B

Re:I'm failing to see the point of this (1)

AusIV (950840) | more than 7 years ago | (#17074572)

We're not talking about cops jamming cellphones at a movie theater or restaurant because somebody's being a prick, we're talking about jamming cell phones in areas that are priority targets of terrorists. I'm not suggesting that's necessarily a good idea, I'm just saying that's what's being discussed.

I don't believe the company at hand is trying to legalize them for personal or commercial use (though I may be wrong). And as one of the siblings to my post has already said, there are lots of people who keep their phones on silent and monitor missed calls and text messages, and if an important call comes in they excuse themselves and take it. I can certainly see not going to a certain restaurant (maybe even movie theater) because I know they use cell phone jammers. I have no intentions of being a prick, but sometimes it's necessary to be able to get in touch with people, and I don't want to have to walk half a block from the restaurant to be able to do it.

Re:I'm failing to see the point of this (1)

gregmac (629064) | more than 7 years ago | (#17074288)

You could have law enforcement jam cell phones ONCE. After that, people would simply get FRS/GMRS radios, or CB, or something using the same frequency as police radios, or smoke signals or flares... Protests have been around since before we had cell phones, and they certainly aren't going to be stopped by disabling the ability to broadcast at a certain frequency.

It's the same thing with the scary terrorists. If you block cell phone signals in an attempt to prevent them from remotely setting off a bomb, they'll use one of the other bazillion possible ways to set off a bomb (including a suicide bomber standing next to it).

but let's think further (1)

Quadraginta (902985) | more than 7 years ago | (#17074576)

Maybe. But what you are describing is the reaction of a determined and intelligent enemy, and usually folks with that much determination and intelligence can make a living more easily by legal means.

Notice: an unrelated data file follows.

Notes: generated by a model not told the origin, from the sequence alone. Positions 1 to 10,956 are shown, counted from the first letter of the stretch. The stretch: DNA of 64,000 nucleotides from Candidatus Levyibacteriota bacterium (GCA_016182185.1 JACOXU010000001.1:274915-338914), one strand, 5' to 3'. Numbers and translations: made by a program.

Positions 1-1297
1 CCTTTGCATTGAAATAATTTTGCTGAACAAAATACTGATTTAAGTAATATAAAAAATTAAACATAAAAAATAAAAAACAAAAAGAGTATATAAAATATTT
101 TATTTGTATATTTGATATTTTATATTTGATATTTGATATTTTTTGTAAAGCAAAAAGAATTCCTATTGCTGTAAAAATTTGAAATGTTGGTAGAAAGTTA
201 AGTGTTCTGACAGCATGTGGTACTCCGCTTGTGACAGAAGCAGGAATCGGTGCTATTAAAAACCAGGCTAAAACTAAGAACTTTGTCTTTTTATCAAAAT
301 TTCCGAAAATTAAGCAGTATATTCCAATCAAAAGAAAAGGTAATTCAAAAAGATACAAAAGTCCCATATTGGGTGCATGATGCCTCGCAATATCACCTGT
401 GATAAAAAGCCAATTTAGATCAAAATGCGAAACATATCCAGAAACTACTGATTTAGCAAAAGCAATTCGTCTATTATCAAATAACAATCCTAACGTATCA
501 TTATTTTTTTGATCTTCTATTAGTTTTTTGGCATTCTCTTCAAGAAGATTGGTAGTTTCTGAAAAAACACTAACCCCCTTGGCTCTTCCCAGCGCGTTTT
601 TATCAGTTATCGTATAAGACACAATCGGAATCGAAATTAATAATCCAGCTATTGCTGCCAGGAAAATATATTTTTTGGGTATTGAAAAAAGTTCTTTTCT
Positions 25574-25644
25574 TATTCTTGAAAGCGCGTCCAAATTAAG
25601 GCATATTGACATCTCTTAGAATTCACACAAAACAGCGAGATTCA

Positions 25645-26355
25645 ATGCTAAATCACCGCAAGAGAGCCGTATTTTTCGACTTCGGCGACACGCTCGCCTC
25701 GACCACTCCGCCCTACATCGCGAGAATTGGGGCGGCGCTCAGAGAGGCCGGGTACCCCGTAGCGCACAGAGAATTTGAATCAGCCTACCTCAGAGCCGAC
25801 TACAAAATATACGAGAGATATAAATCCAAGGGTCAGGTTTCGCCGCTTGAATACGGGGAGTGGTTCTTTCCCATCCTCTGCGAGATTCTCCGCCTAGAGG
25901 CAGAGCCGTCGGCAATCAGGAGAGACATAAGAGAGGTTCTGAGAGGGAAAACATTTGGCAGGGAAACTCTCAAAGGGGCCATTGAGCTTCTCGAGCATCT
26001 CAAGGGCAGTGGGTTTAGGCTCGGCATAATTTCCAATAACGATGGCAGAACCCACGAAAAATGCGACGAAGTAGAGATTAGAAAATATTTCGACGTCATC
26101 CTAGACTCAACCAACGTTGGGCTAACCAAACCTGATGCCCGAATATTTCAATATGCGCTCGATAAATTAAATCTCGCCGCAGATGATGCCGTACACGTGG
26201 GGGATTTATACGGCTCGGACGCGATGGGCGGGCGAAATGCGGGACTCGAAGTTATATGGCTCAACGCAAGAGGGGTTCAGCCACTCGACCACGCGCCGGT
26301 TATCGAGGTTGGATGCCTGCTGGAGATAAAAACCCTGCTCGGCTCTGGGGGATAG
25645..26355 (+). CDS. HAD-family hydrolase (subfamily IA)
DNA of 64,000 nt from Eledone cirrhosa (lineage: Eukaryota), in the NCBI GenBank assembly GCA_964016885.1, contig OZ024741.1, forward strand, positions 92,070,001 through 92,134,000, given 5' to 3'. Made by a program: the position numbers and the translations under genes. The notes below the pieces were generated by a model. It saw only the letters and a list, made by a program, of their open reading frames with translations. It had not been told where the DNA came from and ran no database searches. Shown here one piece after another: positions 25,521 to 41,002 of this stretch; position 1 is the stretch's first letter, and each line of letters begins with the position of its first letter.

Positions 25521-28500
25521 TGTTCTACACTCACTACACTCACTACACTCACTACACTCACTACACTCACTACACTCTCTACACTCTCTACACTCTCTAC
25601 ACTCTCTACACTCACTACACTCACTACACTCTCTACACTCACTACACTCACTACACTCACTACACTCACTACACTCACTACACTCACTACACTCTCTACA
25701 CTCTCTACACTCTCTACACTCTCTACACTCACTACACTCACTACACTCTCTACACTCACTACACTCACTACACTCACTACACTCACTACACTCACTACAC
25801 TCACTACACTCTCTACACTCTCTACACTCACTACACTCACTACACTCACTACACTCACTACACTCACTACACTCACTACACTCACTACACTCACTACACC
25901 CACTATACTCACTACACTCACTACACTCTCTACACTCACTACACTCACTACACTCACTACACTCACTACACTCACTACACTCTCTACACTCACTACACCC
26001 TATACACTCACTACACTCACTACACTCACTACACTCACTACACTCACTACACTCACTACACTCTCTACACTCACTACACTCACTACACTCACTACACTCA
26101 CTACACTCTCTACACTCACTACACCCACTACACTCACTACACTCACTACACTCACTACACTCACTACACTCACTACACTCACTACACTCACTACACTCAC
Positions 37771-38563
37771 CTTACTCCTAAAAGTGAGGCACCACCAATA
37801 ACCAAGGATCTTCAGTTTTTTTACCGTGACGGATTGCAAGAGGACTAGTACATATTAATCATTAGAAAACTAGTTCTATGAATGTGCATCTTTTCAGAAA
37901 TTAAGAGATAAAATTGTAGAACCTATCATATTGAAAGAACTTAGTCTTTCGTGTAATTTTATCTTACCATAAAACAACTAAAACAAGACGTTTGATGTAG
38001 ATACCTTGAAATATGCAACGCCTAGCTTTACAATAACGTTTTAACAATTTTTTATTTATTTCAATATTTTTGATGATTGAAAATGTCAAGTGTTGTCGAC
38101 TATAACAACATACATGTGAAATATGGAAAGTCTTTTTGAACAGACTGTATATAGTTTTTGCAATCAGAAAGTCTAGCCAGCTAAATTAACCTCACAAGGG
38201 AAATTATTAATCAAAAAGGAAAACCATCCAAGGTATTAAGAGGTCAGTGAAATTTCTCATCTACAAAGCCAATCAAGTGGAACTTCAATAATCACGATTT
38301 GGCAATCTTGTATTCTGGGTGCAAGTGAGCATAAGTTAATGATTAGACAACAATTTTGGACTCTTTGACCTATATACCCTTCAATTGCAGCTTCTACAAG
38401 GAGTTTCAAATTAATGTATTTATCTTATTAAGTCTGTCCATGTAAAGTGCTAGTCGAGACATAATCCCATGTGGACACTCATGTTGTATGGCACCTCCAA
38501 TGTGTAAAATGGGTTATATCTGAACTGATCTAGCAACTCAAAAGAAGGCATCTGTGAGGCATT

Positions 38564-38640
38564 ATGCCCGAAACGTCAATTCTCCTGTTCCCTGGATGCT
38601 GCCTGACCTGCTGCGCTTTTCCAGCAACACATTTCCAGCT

After all, it's far less risky -- but takes more intelligence -- to get rich running sneaky sleazy (but quite legal) land-development schemes than to get (briefly) rich by running crack-smuggling rings.

That it's impossible to stop all crime is a truism, something perfectly true but devoid of useful meaning. The point of law-enforcenment is to make crime annoying and expensive enough that you drive intelligent and imaginative people out of the business, and the only ones left are the more easily caught and generally less dangerous boneheads.

Re:I'm failing to see the point of this (0)

Anonymous Coward | more than 7 years ago | (#17074142)

"Terrorism" doesn't just correspond to extreme religious militants and catastrophic attacks. Consider a traditional hostage situation. Standard procedure involves (among other things) cutting off land lines to whatever building that they're holed up in, so that they can't coordinate some kind of organized jailbreak attempt. Saying that cell phone jamming isn't necessary is like saying that there's no need to ever cut off communications, in any situation, ever.

Minor forms of "terrorism" are exactly what local and state authorities are supposed to be dealing with. It's just another tool to help them do their thing in the face to evolving technology. The crimes haven't really changed, just the label that the political party de jour wants to put on everything.

You need to get your head out of your ass if you really think dirty bombs and hijacked planes are the only thing law enforcement needs to prepare for.

Re:I'm failing to see the point of this (0)

Anonymous Coward | more than 7 years ago | (#17074252)

.. Doesn't this happen all the time, there's an attack, and then the 'terrorists' wait until the responders have arrived, and launch the second attack in the hope of injuring even more people?

Re:I'm failing to see the point of this (1)